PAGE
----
Allen Lane, Paperback, $40
In his latest book, Malcolm Gladwell questions ‘Why do some people achieve so much more than others? And what is the secret of their success?’ He explores these questions by weaving a wide range of research and observations into simple stories and anecdotes. The three ideas that really have value for our work programme, Project 2058, are as follows:
- People need to feel entitled. This enables people to feel comfortable, ‘open to sharing information and asking for attention.’ (p. 105)
- Work ethic matters. As a culture, how effectively and how hard we work might be more hard-wired into us than we might like to think.
- New Zealand’s pilots have the lowest Power Distance Index scores. This indicates that ours is a culture which values our right to discuss, debate or disagree with a decision maker – in this case the captain.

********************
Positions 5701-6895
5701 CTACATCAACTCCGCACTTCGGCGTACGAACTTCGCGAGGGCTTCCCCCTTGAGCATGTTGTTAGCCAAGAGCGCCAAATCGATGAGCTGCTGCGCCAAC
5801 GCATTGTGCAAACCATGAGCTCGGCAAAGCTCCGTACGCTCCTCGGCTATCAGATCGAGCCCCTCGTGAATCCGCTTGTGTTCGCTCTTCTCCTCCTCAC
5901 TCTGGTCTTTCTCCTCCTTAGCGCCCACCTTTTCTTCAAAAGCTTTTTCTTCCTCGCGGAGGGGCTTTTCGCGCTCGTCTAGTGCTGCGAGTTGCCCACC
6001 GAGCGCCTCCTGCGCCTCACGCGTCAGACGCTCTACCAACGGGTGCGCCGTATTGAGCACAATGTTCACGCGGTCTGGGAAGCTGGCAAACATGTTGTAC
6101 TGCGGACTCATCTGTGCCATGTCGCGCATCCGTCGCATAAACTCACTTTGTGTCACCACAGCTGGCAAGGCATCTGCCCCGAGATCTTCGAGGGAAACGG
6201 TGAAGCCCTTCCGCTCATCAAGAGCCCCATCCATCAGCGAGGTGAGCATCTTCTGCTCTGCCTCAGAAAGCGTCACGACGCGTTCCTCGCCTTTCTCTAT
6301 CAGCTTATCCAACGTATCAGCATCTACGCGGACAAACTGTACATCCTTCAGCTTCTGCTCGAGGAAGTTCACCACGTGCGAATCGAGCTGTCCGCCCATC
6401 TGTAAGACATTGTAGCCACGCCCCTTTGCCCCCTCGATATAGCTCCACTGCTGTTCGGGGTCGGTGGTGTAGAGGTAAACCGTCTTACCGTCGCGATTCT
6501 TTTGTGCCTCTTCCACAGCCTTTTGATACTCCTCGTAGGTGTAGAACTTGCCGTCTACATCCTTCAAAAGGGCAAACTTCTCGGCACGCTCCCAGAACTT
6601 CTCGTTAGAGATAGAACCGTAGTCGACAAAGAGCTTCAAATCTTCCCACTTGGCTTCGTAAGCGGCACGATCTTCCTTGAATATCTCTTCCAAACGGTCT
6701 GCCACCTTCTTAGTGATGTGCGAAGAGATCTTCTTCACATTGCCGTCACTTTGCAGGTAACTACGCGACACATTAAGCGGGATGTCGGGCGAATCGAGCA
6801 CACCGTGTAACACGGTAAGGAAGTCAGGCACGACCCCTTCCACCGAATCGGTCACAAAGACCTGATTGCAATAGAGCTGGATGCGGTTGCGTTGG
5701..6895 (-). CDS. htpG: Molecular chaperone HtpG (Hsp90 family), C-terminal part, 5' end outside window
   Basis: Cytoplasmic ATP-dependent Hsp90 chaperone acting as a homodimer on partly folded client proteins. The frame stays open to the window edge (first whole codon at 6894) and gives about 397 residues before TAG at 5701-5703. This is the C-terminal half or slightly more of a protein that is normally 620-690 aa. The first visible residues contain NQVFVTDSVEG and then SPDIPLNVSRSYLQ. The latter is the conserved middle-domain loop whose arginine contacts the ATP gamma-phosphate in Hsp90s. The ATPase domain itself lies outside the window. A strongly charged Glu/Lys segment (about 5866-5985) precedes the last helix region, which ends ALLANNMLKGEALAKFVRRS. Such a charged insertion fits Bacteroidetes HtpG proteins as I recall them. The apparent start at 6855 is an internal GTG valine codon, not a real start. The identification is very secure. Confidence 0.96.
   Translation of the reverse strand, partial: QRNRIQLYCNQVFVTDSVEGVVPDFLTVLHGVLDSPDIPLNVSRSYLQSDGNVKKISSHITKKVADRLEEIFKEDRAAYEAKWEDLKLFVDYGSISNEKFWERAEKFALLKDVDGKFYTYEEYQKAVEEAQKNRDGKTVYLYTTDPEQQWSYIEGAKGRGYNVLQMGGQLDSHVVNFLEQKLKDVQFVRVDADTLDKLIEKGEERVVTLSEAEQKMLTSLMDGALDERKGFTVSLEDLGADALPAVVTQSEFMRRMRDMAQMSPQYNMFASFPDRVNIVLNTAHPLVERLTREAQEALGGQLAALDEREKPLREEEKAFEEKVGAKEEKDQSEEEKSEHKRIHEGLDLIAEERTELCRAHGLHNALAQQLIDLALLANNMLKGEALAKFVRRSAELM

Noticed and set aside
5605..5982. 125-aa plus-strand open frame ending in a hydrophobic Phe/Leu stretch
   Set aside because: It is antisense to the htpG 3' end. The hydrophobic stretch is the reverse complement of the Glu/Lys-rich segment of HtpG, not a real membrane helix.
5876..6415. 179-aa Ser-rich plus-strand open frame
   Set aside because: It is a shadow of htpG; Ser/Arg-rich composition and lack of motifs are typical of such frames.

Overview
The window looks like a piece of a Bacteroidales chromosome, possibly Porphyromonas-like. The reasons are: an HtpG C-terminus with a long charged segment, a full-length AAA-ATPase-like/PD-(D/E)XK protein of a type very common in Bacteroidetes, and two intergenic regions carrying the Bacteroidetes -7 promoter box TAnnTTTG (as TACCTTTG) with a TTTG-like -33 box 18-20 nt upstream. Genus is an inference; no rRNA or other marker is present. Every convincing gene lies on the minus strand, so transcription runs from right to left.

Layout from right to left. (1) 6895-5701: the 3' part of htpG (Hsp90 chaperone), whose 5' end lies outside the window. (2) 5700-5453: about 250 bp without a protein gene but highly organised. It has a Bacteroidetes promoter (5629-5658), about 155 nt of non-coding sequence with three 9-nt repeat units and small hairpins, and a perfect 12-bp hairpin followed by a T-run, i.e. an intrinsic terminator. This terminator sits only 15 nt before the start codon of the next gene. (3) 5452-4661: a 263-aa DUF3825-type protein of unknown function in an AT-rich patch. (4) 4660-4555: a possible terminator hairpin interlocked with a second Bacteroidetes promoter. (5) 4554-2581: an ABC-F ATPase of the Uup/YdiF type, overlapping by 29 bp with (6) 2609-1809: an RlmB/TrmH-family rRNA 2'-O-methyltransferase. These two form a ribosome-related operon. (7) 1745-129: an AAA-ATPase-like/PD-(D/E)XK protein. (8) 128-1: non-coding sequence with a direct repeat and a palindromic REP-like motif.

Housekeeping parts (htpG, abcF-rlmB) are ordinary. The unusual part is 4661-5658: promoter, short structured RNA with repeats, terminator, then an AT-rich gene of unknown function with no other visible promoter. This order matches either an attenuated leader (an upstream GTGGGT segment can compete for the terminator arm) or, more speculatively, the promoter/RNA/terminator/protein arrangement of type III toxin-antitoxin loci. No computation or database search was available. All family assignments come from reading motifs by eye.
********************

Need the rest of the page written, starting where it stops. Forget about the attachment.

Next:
Gladwell’s usual conversational style makes the book easy to read, with many a good yarn. Much of the content provides lessons for our work programme; in particular Project 2058. Lessons from the book indicate that for New Zealand to be successful in the long term, it will be vital to foster a questioning and hard working culture.
Reviewed by Wendy McGuinness and Willow Henderson, March 2009